The silky black rose-bush shadow took a couple of steps sideways as I approached the door, which was tactful of it. This meant I didn’t have to wonder if it wanted my money or my life. It. It had feathering all along its belly and the streetlight, which left nothing to the imagination about screaming skulls, was not well-placed for illuminating the undercarriages of hairy black dogs. I unlocked the door and began to open it. And turned to look at the apparition.
It lowered its head and its tail further. It looked up at me through its eyelashes. The very, very, very tip of its tail twitched pathetically. It drooped. It despaired. It was all alone in a hostile universe.
“They must adore you at the community playhouse,” I said. “Not a dry eye and so forth.”
It raised its head fractionally. It moved one forefoot two-thirds of a micron forward, nearer me. The tail twitched again. The tail was epic. It told sad stories of the death of kings.
“You want to come in, don’t you?” I said. “Stap me. I am so screwed. I bet the Friendly Campfire doesn’t allow pets.” I walked through the door, leaving it open. I flipped the light switch, dropped my knapsack on the bed (thud) and turned around. She—when and how had I discovered she was a she?—was now standing in the doorway. Her head had come up at least two microns. Her ears were trying to prick. The ecologically correct low-wattage light bulb in the ceiling lamp was doing pretty near zero for giving me a better look at her. Black is very black at night. I went over to the little table that had the welcome basket on it. Fortunately it was only pretending to be a basket, and was made out of plastic. I dumped its contents on the desk—an assortment of vile teabag tea in paper wrappers for that critical lack of freshness, tinfoil packets of instant coffee facsimile and hot chocolate I was willing to bet had no chocolate in it, Generic Hot Drink Whitener, white sugar, brown sugar, and Sugar Substitute of the Month Which Has No Calories But Will Give You The Interesting New Disease of the Year, Bleeding Ulcers and Dandruff. Especially when ingested with Generic Hot Drink Whitener. I rinsed the plastic basket out in the bathroom, filled it with water, and brought it gingerly back into the front room. I set it down near the door. “Thirsty?” I said.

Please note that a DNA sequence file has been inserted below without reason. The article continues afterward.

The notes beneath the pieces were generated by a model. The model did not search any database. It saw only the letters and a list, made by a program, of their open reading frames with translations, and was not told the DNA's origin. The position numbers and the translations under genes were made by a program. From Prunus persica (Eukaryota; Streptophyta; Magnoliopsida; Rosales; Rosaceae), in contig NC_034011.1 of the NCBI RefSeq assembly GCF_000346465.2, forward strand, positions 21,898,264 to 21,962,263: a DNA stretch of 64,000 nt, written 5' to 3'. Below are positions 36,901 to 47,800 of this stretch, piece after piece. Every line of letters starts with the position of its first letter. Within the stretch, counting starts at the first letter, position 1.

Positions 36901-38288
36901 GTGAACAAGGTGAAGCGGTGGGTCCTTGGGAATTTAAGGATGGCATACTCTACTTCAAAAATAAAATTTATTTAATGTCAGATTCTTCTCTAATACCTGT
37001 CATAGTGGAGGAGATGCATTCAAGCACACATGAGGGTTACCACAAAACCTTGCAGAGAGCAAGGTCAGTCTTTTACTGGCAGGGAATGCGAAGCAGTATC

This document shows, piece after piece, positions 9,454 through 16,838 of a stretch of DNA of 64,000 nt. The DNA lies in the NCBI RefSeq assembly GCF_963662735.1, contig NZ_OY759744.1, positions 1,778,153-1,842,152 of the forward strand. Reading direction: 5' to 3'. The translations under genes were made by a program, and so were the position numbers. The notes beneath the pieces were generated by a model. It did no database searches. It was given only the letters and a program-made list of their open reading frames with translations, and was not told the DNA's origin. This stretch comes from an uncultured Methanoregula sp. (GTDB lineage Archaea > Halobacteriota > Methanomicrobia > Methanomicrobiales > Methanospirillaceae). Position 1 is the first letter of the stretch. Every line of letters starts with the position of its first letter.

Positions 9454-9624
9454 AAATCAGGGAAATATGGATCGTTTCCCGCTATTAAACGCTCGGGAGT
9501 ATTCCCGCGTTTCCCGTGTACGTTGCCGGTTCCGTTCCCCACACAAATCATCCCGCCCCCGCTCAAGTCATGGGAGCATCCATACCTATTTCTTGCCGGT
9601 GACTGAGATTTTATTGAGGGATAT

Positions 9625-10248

Her tail gave a definite if cautious wag. She took two steps forward—which meant she was now half in and half out of cabin number seven of the Friendly Campfire Motel which probably didn’t allow animals—and lowered her head for a drink. If this was the Silent Wonder Dog she was larger and hairier than I’d ordered. Trust fate not to read the fine print.
She finished her drink, came the rest of the way into the cabin, and sat down. I sat down on the bed so I was facing her. We regarded each other.
Don’t do this at home, kids.
Fleas, I thought. Ticks. Ringworm. Lyme Disease. Leptospira. Probably not rabies. You don’t generally get rabies in dogs unless you’re Old Yeller or live in Atticus Finch’s town. Ringworm was bad enough. Mom’s Ghastlies had picked it up at a dog show once and we’d all had it.
The (possibly) Silent Wonder Dog stretched out her forelegs, little by little, till she was lying down in the classic New York City Library lion posture. We continued to regard each other. “You’re probably hungry, right?” I said. “That is, after all, the purpose of humans, from a dog’s point of view, to provide food, so you don’t have to catch your own rabbits. Or rats. Or knock over your own garbage cans. That’s what you’ve been training us for, the last forty thousand years.”
The ears half-flattened and pricked again. There was too much matted hair to tell a lot about her ears either—when I called her silky it was more a guess at what she ought to look like if her owner were taking proper care of her—but I thought they were long and dangly. She had a long slim face and enormous black-brown eyes, and she was narrow for her height, and most of the height was leg. Sighthound, I thought, but I’d need a better look at her in daylight. This sounded like I was expecting her to be around when daylight came again. O what a noble mind is here o’erthrown.
She put her face on her paws. She sighed. There was a long tragic history in that sigh. There’s rue for you, and here’s some for me. Tra la la. The raven himself is hoarse, that croaks the fatal entrance . . . no, wait.
“I could call you Sarah Siddons,” I said. “Sid.”
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